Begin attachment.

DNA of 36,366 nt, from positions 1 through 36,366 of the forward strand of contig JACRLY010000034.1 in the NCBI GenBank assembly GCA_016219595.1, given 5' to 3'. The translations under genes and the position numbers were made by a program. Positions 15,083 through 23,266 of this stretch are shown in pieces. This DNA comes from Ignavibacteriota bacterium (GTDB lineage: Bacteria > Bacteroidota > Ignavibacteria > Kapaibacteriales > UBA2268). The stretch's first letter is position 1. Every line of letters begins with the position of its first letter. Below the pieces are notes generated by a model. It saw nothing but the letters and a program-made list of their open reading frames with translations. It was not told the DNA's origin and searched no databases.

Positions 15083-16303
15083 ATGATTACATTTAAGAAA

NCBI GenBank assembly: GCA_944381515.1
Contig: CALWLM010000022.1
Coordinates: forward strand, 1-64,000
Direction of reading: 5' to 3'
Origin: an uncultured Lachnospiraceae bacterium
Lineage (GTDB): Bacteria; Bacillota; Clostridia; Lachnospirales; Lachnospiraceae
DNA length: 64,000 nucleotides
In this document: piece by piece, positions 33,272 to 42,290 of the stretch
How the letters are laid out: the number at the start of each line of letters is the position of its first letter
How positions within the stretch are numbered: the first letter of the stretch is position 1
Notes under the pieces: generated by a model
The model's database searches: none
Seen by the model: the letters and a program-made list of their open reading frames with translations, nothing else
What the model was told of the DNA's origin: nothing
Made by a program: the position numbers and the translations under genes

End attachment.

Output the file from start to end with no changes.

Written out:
DNA of 36,366 nt, from positions 1 through 36,366 of the forward strand of contig JACRLY010000034.1 in the NCBI GenBank assembly GCA_016219595.1, given 5' to 3'. The translations under genes and the position numbers were made by a program. Positions 15,083 through 23,266 of this stretch are shown in pieces. This DNA comes from Ignavibacteriota bacterium (GTDB lineage: Bacteria > Bacteroidota > Ignavibacteria > Kapaibacteriales > UBA2268). The stretch's first letter is position 1. Every line of letters begins with the position of its first letter. Below the pieces are notes generated by a model. It saw nothing but the letters and a program-made list of their open reading frames with translations. It was not told the DNA's origin and searched no databases.

Positions 15083-16303
15083 ATGATTACATTTAAGAAA

NCBI GenBank assembly: GCA_944381515.1
Contig: CALWLM010000022.1
Coordinates: forward strand, 1-64,000
Direction of reading: 5' to 3'
Origin: an uncultured Lachnospiraceae bacterium
Lineage (GTDB): Bacteria; Bacillota; Clostridia; Lachnospirales; Lachnospiraceae
DNA length: 64,000 nucleotides
In this document: piece by piece, positions 33,272 to 42,290 of the stretch
How the letters are laid out: the number at the start of each line of letters is the position of its first letter
How positions within the stretch are numbered: the first letter of the stretch is position 1
Notes under the pieces: generated by a model
The model's database searches: none
Seen by the model: the letters and a program-made list of their open reading frames with translations, nothing else
What the model was told of the DNA's origin: nothing
Made by a program: the position numbers and the translations under genes